Our little girl needs 24-hour care
Sam and Francisco Villena’s daughter Isabella was born with a severe disability, which results in constant seizures, says Joy Orpen. The four-year-old, who cannot walk or sit unaided, will always need round-the-clock care
When parents have a new baby, they are usually called upon to attend to that infant many times in the course of the night, especially in the early months. But what if that went on indefinitely? It’s almost unimaginable; but that is what Samantha (Sam) and Francisco Villena have to endure.
This couple, who are both in their 30s, live in Palmerstown, west Dublin, with their children, Alex (7) and Isabella (4). And while Sam is a Dubliner, Francisco is a Spaniard who grew up in Scotland.
They face enormous challenges in caring for Isabella, who is living with a very rare disease. Sam says there was absolutely no indication anything was wrong, when she had Isabella in the National Maternity Hospital, Holles Street, in February 2011. However, the next day, tests showed that there was fluid on Isabella’s brain. Later that night, she had two seizures, and was rushed to Temple Street Children’s University Hospital, where she was put on medication for seizures. “We were really terrified,” says Sam. “It was all so frightening.”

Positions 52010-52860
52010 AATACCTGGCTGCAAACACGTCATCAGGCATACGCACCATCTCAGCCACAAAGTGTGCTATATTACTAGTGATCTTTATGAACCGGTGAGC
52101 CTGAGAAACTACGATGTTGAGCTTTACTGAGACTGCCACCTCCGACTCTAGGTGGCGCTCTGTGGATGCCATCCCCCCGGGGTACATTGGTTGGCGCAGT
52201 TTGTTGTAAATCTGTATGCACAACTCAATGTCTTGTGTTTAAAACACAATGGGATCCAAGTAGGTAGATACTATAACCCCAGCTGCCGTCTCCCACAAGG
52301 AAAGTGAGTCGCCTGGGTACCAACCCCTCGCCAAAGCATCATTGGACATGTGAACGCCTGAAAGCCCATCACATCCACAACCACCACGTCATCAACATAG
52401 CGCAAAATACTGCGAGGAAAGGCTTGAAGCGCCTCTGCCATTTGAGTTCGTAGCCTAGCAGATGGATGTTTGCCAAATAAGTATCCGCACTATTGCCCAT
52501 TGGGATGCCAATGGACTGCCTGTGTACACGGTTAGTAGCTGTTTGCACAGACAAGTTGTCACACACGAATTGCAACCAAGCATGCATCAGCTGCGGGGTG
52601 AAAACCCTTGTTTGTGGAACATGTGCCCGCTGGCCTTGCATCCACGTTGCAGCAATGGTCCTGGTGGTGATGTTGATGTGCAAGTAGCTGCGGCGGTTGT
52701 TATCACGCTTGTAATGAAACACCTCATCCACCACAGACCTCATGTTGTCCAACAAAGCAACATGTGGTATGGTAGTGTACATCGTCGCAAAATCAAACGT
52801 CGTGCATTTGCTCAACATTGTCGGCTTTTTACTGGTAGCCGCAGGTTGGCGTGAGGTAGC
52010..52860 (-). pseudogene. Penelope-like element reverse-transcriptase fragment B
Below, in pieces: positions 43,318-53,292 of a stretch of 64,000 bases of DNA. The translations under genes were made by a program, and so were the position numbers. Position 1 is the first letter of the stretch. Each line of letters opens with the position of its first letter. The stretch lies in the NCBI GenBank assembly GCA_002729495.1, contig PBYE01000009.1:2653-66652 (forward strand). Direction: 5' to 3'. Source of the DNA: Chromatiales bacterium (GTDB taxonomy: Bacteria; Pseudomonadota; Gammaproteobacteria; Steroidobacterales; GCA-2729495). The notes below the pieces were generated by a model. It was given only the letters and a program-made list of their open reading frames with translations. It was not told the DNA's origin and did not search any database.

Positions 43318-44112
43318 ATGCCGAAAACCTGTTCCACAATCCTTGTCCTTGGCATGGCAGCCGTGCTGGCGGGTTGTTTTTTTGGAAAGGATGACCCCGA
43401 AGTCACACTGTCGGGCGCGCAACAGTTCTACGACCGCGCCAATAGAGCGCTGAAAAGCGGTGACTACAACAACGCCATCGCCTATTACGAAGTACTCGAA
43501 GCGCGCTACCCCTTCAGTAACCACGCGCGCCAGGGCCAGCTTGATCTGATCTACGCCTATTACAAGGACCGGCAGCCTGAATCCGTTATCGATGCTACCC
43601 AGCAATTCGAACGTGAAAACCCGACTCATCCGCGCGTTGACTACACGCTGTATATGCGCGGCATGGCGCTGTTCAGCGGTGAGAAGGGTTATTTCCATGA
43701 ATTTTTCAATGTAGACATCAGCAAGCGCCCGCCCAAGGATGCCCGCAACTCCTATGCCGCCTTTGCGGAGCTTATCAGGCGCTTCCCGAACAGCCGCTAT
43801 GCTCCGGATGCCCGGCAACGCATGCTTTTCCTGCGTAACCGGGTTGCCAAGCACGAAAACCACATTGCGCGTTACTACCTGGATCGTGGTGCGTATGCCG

They soon learned that their precious baby was affected by Aicardi syndrome. “It’s a very rare, neurological condition that mainly affects girls, and it’s completely random,” says Sam. “There are about five cases in Ireland.” She says life expectancy is limited in people who have the condition. “She could live until she’s 10, or longer; we just don’t know.”